Updated: Nov 13, 2020
Welcome back! Last episode, we talked about boosting immunity through nutrition. Hopefully you found a couple things you'd like to try out this coming Autumn.
Another way we protect our Wei Qi is through maintaining the integrity of our skin. Here's where the esthetician side of me chimes in. Your skin must be intact and preferably moist/plump for optimum immunity. (Not to mention how much better it looks!) Your skin is truly incredible. It is also your first line of defense in a couple of ways. The first is its physical barrier function. Cracks in the skin from dryness let in pathogens (bacteria and viruses). Second, your sweat mixes with the sebum (oil) in your skin to form what's called the "Acid Mantle"----which is not just a really great name for a metal band, it's a layer on top of the skin that is just slightly acidic, killing off cooties that come in contact with it. Picture the Wicked Witch of the West with water poured on her.
We want to keep our skin happy and intact. But how?
Increasing our fluid intake
Using a humidifier, if needed
Keeping showers closer to warm than hot
Using good cuticle cream
The first 3 are definitely ones you hear about every year in Good Housekeeping or Men's Health, but what about 4 and 5? Let's go a little more in-depth. There are two components to moisturizing: attracting moisture and trapping moisture. Humectants pull moisture from the air to themselves and thus into your skin. Great examples of this are glycerin and hyaluronic acid. If you have dry skin, you may want to apply these to attract moisture to your skin. Then we trap the moisture. Yes, there are a million fancy creams and lotions and I adore products, but consider using natural products. To trap moisture, all we need is a barrier. What stops water? Oil. You can use lighter weight oils such as jojoba or almond, or you can use sesame, olive or avocado oil. I have begun using (you guessed it) coconut oil. It's rich, I smell like summer, and it's not cold. Coconut oil is my big plan to combat dryness this coming Autumn and Winter because it doesn't spill and because oil doesn't really get cold like that bottle of body lotion on my bathroom counter. This increases my compliance because the one thing that stops me in my tracks is the thought of putting on cold moisturizer. Viva la coconut!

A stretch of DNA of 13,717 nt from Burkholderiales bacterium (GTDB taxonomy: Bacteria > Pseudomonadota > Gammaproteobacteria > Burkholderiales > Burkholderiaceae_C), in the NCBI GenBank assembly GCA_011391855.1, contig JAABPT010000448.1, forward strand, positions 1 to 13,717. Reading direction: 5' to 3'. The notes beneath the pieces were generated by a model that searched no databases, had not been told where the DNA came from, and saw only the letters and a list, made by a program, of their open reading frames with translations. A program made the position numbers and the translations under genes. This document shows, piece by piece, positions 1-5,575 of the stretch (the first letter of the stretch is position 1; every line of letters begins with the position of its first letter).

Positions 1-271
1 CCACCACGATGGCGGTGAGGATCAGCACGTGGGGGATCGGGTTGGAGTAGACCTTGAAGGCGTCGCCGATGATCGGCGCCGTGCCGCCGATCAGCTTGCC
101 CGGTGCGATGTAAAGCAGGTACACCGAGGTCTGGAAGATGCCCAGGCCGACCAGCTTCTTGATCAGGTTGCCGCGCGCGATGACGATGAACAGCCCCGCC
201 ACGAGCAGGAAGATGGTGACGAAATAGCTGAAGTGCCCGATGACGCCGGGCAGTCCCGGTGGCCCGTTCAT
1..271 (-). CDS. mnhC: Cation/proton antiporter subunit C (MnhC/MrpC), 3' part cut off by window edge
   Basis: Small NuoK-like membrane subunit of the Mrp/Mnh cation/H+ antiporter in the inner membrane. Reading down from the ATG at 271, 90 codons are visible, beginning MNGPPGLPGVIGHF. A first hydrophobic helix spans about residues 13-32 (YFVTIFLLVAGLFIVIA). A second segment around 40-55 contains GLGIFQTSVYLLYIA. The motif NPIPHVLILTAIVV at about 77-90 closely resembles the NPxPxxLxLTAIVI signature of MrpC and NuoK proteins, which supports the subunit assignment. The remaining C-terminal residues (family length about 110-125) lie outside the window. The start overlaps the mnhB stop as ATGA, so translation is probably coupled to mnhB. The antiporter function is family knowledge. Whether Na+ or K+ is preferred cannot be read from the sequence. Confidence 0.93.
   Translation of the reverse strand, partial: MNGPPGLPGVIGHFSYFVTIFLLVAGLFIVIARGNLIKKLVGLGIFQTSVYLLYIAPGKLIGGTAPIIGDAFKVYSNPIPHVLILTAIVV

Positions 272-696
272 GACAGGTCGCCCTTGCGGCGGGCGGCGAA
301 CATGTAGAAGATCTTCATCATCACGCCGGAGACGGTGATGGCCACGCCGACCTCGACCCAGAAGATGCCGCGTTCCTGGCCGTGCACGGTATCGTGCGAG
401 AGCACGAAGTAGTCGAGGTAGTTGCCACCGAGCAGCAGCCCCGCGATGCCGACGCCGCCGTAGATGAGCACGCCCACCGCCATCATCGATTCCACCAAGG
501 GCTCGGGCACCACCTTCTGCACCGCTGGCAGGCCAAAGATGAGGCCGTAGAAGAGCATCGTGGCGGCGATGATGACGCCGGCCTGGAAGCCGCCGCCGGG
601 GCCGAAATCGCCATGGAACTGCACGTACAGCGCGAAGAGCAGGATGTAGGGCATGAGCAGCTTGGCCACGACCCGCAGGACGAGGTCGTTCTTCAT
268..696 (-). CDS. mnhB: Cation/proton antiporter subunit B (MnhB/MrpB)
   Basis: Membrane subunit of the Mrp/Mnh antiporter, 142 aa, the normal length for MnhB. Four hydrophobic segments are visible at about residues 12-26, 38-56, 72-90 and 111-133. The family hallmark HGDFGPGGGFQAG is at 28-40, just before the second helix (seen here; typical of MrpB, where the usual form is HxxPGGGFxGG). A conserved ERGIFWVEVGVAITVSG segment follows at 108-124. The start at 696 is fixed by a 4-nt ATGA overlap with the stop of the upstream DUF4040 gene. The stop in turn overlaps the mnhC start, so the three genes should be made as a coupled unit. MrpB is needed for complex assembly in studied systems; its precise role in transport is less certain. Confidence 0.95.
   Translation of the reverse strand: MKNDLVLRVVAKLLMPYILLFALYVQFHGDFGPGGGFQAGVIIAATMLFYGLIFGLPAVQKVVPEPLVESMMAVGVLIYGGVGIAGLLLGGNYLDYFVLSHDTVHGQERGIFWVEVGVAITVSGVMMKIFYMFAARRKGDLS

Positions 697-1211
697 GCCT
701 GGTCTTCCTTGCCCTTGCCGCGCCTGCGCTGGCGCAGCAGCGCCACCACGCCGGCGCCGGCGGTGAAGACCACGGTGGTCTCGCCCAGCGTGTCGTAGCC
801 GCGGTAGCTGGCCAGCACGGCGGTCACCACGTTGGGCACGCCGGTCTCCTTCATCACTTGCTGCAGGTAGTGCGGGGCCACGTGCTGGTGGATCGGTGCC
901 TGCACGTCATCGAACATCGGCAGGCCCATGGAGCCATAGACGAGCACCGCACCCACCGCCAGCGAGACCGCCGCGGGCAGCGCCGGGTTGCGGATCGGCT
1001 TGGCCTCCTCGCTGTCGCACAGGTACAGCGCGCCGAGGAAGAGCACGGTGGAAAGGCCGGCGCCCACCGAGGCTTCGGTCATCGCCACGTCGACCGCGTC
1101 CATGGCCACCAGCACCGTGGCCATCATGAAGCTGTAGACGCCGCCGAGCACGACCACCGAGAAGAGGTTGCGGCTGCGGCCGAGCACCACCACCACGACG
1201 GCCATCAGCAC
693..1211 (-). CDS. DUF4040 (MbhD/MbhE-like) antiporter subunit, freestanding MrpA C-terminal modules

Cuticle cream can be a little trickier. Your cuticles are crucial. Your fingers encounter countless pathogens every day. Your cuticles are a tough and mighty barrier IF they are in good condition. Do not let your manicurist "nip" or cut your cuticles. Every day after your bath, gently push them back a bit with your towel. Keep them moisturized. You can carry tiny bottles of oil in your pocket or purse, or even buy a tiny jar and fill it with coconut oil or lanolin. My absolute favorite, bar none, hands down, cuticle cream is Qtica Intense Cuticle Repair Balm. As far as I'm concerned, it is the only cuticle cream. It does contain lanolin, so if you have allergies or objections to the use of lanolin, it's not for you. We will be carrying it in the clinic in the Fall. Shoot us a text if you're interested in some.
An additional idea that may be controversial on many levels is the use of Neosporin Ointment. No, I am not in any way prescribing this, as that would be out of my scope of practice, but if you have no objection to petroleum jelly or a small amount of antibiotic, having a little tube of Neosporin in Fall and Winter has saved my cuticles time and again. Sometimes we get hangnails. Sometimes those hangnails tear and genuinely hurt or even bleed. This, again, breaks our protective barrier.......on our HANDS, no less.......the hands we use to touch all the germs out there in the world. So, as my grandmother would say, "I'm not sayin', I'm just sayin'".
Thanks for tuning in for another episode. More to come soon!